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by Carlo Santos,


G. novel 1

My-HiME GN 1
Yuuichi Tate is a new student at Fuka Academy, and he's going to have to learn the system fast. When he sees two girls battling each other with elemental, he realizes this isn't the average high school experience. These girls are HiME, specially trained fighters who defend the school from mysterious creatures called Orphans. When teamed up with another person called a "Key," a HiME can release an elemental beast called a "Child." However, Tate turns out to be the Key for both feisty Mai Tokiha and standoffish Natsuki Kuga—which makes an already strong rivalry even stronger! Soon he's battling alongside the HiME, sharing dorm space with them, and trying to prevent damage to the school. Then a rival group called the Ori-HiME shows up, and the real challenge begins.
Oh, manga adaptations of popular anime series, why must you always be so ... divergent? Not that altering the plot is necessarily a bad thing, but with projects like My-HiME, the spirit of the series deviates enough from its TV counterpart that fans of the original are likely to end up bewildered. It's like coming home and noticing that someone has subtly moved all the furniture, creating a simulacrum that doesn't feel quite right. As for newcomers with no prior HiME experience, the prognosis is even grimmer: this looks like yet another fantastically bland tale of hot girls fighting each other with special powers. Get ready for the wild but confusing battle scenes, weakly fleshed-out characters, and a story that's headed nowhere fast. Is this what we signed up for at Fuka Academy?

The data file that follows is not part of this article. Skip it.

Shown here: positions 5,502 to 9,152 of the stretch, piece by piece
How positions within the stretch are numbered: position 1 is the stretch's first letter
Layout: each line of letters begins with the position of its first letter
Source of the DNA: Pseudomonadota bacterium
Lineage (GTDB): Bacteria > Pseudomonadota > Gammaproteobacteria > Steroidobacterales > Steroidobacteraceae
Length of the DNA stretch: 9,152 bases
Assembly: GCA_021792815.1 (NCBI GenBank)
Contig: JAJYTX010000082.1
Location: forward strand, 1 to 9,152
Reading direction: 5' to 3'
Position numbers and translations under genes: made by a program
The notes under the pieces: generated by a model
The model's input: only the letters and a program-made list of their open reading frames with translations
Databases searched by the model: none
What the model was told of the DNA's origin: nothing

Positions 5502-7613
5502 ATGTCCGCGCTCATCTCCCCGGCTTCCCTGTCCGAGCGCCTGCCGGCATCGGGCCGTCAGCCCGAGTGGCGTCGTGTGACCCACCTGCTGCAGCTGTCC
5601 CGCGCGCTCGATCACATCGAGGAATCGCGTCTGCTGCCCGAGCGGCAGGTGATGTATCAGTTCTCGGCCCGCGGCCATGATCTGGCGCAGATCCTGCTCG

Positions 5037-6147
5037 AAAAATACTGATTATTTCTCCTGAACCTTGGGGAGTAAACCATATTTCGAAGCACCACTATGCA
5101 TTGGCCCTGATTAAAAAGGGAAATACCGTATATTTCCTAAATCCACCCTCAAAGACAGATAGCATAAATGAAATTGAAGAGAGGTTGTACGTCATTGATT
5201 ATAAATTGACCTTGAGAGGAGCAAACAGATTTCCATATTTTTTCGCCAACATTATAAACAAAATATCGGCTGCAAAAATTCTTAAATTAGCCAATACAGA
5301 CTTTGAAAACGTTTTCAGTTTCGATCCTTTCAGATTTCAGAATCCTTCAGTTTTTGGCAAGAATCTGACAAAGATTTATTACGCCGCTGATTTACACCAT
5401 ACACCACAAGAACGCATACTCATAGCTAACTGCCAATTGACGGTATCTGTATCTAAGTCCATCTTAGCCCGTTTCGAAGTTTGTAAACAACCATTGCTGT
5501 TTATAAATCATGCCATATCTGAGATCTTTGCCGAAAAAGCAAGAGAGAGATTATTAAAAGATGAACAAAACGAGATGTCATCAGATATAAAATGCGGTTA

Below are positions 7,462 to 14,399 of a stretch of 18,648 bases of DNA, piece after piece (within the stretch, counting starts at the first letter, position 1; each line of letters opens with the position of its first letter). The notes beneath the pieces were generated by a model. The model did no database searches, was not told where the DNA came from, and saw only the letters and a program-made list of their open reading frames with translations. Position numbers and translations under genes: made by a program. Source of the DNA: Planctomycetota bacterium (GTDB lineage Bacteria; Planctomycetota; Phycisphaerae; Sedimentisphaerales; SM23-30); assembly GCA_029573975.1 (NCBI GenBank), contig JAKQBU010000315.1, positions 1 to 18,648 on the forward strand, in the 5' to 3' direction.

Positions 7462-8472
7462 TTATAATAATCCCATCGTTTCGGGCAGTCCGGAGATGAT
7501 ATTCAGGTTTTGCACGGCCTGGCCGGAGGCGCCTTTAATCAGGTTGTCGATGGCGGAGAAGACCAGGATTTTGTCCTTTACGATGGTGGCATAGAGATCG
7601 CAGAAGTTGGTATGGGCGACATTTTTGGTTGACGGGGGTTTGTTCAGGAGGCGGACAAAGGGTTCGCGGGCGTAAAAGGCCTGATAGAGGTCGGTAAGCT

Give the manga credit for one thing: it kicks off at a brisk pace and never lets up. Tate has barely shown up for school before seeing his first HiME battle, and before the chapter is out he's already witnessed his own special power twice. While it doesn't move quite at monster-of-the-week speed, there's certainly enough explosive action, whether it be the HiME battling with Orphans or with each other, and on Tate's side, a bit of sensual action too. (The last page alone earns the book its Mature rating.) Look into the story a bit more, however, and the weaknesses become apparent. Everyone is fighting, but where did these Orphans come from? Why is it so important for everyone to fight? Why are they introducing so many girls so quickly? Can we just stop for a moment and get to know each other?

It would be easy to explain away such questions by saying it gets better later. But the situation hardly looks promising: battle, school antics, battle, flashback, repeat. It could be that the first volume is just trying to lull us into a false sense of mediocrity—but more likely, the writer is scrambling to back up the characters and concept with some kind of story. Aside from Orphan attacks, there is no strong motivation to fight, no galvanizing enemy force to get Mai and friends worked up. The Ori-HiME faction doesn't even count, basically being the product of catty rivalry. On the personal level, things don't look interesting either: any attempts to develop relationships result in high school pap like love-triangle arguments, Tate being accused of being a pervert, or fanservice. The flashbacks, meanwhile, are erratic and dull—oh, Tate and Mai and Natsuki are all driven by some past trauma in their lives? Right, like we haven't heard that one before.